(Quebec) This is thanks to the vigilance of Pierre Lépine, himself grandfather of an autistic child, a young autistic six who had jumped into the water Friday to Cape Water Park Red was saved from drowning.
As shown Officer Christine Lebrasseur, the Quebec police were already looking for the child who had been missing by her parents. “A call to action was then received that a man would be fetched into the river,” she says.
The man in question was Pierre Lépine, a former teacher, swimming instructor and lifeguard. “The water park was packed and I was on the edge of the platform when I saw a boy who reach has gone to the end of the dock,” he says.
“As I am the grandfather of an autistic child, I trusted my instincts and I immediately realized what was happening. I know that young people with autism tend to want to hide, “he notes.
Mr. Lépine was not mistaken: the boy began to remove his clothes and jumped into the water to go into hiding. “People were screaming and wondered where his parents were. I went to the race and I went up on the dock as the boy tried to hide under the pontoon. I dove into the water and I took it out of the water. ”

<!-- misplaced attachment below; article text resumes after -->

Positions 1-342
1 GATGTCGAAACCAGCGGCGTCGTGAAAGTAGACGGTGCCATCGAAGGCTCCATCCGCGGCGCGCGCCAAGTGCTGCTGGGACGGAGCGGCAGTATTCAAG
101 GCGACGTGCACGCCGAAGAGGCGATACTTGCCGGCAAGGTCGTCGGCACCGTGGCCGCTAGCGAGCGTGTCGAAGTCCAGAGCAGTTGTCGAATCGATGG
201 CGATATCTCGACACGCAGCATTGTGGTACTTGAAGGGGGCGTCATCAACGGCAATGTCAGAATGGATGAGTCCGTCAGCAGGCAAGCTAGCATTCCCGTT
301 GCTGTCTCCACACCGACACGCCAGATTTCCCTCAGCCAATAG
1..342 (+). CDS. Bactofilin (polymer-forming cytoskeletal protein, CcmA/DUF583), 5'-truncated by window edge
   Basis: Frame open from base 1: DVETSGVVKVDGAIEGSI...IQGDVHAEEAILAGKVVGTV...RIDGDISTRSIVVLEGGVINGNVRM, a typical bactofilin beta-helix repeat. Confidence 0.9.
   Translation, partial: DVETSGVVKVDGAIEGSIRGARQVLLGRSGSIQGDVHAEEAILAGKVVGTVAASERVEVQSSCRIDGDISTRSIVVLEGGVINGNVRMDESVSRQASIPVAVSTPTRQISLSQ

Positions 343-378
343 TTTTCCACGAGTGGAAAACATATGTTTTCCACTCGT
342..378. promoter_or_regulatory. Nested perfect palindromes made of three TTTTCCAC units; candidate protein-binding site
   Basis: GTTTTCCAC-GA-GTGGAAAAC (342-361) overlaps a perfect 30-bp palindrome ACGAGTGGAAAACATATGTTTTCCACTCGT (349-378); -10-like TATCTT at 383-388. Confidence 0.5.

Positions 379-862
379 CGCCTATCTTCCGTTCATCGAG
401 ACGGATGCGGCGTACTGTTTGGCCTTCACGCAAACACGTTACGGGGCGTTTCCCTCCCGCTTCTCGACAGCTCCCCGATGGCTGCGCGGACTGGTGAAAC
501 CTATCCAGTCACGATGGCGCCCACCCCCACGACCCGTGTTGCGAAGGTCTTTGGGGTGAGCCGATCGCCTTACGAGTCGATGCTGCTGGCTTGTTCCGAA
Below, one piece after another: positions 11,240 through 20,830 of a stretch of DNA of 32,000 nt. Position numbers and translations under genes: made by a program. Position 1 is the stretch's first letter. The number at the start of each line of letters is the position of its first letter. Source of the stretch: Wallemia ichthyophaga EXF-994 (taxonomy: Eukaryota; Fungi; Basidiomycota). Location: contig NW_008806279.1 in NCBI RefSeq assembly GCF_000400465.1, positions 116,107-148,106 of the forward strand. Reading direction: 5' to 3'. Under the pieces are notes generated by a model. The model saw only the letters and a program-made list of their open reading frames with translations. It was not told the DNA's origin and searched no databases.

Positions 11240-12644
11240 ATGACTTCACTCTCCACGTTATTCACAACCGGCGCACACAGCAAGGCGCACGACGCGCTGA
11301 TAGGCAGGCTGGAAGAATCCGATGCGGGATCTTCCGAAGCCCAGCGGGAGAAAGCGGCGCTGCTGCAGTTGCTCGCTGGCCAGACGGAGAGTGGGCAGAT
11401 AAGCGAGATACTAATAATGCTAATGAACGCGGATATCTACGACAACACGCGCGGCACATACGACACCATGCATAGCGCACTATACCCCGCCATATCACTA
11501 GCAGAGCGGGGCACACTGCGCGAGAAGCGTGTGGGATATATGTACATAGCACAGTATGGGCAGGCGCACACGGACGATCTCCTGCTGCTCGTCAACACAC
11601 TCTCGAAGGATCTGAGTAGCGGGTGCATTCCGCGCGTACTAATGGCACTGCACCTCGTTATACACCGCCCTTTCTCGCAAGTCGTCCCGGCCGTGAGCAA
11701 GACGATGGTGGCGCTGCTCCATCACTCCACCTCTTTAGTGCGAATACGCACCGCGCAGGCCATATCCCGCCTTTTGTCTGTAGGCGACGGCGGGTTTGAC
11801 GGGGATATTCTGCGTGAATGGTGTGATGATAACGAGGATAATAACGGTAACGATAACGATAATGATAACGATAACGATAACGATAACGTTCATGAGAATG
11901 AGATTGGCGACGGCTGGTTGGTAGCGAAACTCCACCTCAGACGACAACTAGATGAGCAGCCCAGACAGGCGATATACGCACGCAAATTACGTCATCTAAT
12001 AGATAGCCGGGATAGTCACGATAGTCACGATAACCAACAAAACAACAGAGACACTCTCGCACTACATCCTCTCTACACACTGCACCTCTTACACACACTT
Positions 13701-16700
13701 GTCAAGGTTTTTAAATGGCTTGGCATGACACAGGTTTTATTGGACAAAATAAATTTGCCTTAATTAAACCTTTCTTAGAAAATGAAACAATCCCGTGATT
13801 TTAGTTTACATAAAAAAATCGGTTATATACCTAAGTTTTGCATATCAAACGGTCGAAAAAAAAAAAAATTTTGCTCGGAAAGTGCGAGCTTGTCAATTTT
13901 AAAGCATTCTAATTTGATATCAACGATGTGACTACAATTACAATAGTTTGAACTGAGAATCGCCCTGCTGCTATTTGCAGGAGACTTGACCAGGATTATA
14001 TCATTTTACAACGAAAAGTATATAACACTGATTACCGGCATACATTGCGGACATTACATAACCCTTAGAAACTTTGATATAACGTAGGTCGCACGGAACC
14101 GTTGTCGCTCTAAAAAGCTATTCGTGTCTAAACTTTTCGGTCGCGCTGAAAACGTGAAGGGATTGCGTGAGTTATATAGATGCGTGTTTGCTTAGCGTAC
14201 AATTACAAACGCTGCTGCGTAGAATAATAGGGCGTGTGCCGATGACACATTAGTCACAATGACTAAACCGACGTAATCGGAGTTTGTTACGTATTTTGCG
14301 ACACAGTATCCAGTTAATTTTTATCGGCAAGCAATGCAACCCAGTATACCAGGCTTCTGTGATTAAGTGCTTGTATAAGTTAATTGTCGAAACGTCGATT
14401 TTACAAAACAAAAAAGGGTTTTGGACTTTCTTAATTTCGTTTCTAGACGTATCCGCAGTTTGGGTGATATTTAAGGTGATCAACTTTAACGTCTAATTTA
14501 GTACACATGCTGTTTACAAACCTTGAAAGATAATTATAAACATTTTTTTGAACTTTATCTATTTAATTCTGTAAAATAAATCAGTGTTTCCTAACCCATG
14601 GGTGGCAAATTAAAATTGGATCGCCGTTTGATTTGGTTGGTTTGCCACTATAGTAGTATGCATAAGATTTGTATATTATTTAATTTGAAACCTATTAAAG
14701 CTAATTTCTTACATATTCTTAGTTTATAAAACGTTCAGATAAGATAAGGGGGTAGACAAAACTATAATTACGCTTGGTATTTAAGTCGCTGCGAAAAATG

Not once but twice
Right out of the water, the boy is, however, plunged as fast and Pierre Lépine had to return to his rescue. “This time he headed for the boat ramp. I went to look as it would have drowned, “he explains. After having drafted a second time, the rescuer and friends made sure that he does not dive for a third time and began to get dressed.
The boy was then handed over to police, who arrived at the scene after learning that the young disappeared was there, and then his mother. “His mother called me to thank me. I am glad that this story is well finished as I remembered the story of little Lucas Beaupré, six, who drowned in Lake St. Joseph in 2007, “says Mr. Lépine.
The young Lucas, who could not swim and was not wearing a lifebelt, was killed when he had parted company with his instructor at an output of a day camp in L’Ancienne-Lorette. His body was found in the water, under an inflatable accessory.
The coroner Pierre Samson concluded that the death was accidental and preventable nature and the lack of consistency in the presence of an instructor for the autistic child had contributed to the tragedy.